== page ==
On the positive side this information can be used to help people – to guide them in their choice of career and hobbies, to individualize training and education programs (at least in part), to help people take advantage of perhaps hidden strengths, and to shore up their weaknesses. It is probable that there are many people who struggle to succeed in certain areas and are not aware that they are laboring under a specific neurological deficiency. This technology would help them identify and then either deal with or work around such deficiencies.

But I can also easily imagine the dark side of such technology, and I suspect I am not alone. The press release on this research finishes with this note:

The findings should not be interpreted to mean that some people are destined to succeed or fail at a given task or learning challenge, however, Kramer said.

“We know that many of these components of brain structure and function are changeable,” he said.

Neurology is not destiny – got it. But what if the research shows it is 60% of destiny? Would it be fair to use such scans as part of an entry exam into a university or competitive job? Would the wide use of such technology make people feel helpless in the face of their hardwiring – why bother trying if you were not born to succeed?

As a scientist and skeptic I always want to know the truth, regardless of the consequences. But at the same time we have to be careful about the unintended consequences of how that truth is conveyed. It often comes down to what is emphasized. In general, it is better to emphasize what people can control rather than what is beyond their control. By definition, you can’t do anything about that which is beyond your control, so don’t worry about it. You can always make the best with the potential that you do have.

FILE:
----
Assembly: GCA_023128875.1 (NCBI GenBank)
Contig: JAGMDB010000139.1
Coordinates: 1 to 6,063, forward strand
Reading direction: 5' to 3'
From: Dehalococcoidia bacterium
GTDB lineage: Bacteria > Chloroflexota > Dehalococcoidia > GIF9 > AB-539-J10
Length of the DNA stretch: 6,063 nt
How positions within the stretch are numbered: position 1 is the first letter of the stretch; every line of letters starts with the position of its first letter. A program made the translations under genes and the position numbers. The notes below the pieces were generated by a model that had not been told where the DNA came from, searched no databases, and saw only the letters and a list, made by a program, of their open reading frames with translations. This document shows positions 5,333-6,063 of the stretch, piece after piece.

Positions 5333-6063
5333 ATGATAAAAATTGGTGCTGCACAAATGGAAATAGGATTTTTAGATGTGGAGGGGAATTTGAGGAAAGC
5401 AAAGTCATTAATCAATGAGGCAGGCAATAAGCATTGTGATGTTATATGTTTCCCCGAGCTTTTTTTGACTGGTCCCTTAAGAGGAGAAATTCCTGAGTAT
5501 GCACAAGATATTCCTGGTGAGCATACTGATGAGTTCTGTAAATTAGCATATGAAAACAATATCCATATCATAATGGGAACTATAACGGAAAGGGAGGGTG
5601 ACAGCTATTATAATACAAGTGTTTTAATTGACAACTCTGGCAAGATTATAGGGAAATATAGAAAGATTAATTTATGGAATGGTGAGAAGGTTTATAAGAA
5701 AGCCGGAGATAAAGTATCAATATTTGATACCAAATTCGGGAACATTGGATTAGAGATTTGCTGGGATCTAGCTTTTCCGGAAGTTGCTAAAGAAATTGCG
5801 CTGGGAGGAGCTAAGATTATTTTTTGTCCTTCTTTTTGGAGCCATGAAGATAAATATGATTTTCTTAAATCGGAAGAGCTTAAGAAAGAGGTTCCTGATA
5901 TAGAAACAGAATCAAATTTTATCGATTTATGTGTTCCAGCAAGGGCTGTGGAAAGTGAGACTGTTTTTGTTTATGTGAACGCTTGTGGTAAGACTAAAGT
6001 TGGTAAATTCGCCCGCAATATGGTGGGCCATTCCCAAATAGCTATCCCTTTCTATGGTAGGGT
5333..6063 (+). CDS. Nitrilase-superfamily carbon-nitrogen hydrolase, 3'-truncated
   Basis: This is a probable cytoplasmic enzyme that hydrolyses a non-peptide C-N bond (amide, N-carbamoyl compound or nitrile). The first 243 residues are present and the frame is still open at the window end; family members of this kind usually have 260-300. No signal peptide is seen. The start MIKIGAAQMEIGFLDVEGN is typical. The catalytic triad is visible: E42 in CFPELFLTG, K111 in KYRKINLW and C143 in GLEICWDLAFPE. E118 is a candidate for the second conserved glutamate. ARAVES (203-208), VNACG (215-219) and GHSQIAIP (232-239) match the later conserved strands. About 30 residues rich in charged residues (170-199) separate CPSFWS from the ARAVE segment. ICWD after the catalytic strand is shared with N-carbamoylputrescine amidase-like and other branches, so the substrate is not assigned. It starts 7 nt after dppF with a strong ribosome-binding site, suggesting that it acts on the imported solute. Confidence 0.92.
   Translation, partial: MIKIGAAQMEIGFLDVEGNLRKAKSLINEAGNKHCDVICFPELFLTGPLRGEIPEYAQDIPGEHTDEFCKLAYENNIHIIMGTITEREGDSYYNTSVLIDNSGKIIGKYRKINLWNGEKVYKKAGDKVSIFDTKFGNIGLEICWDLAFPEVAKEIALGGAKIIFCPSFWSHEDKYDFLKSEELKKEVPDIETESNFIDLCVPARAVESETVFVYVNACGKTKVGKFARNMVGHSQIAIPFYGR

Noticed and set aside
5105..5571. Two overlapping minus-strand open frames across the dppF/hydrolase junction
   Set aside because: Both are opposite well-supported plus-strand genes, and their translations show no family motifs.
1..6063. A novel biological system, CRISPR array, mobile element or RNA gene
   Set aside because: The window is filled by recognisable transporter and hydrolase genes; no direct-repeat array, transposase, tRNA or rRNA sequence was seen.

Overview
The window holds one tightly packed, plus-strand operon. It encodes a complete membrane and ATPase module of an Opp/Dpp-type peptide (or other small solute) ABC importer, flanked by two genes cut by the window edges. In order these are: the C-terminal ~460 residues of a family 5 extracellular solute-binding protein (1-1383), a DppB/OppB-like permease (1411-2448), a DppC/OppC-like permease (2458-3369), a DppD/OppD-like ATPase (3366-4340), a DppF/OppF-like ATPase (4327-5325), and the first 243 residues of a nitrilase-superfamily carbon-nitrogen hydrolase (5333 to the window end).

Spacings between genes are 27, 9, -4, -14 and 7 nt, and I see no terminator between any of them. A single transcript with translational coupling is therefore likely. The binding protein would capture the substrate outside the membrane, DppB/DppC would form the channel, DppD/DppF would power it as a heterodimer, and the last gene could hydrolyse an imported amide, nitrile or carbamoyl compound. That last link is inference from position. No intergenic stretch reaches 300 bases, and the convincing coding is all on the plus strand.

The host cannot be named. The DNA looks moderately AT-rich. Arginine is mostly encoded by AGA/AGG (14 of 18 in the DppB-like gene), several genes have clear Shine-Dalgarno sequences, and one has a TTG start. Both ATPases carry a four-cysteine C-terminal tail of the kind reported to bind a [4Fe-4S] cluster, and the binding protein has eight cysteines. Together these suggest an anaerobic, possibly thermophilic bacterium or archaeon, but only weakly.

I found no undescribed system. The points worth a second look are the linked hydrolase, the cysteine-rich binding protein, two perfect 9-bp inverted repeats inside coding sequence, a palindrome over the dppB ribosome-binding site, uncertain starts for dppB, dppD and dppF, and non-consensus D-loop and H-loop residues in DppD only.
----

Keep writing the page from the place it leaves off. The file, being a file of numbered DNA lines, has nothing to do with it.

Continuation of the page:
So while using brain scanning to tell potential (and who knows, maybe eventually personality, criminal potential, empathy, and a host of meaningful attributes) may be useful when applied appropriately, we have to be careful about creating a society in which so much emphasis is placed on something that individuals cannot control. It’s hard to talk about this without sounding like I am advocating political correctness or even social engineering, which I am not. Rather, it is simply more practical to keep focused on the malleable. It’s like the difference between talent and skill. We are born with talent, but we develop skill. It’s OK to recognize and even celebrate talent (which I think we do as a culture too much), but we should emphasize our celebration of hard work – because that is something everybody can do to improve themselves.

While I hope and expect that this research paradigm will go forward and produce interesting and useful results, we also need to keep our eyes open about the full consequences of how we use such knowledge. Another way to look at this is that social systems have to consider how they affect human motivation. Systems that look great on paper may fail if they are not compatible with human emotions and psychology.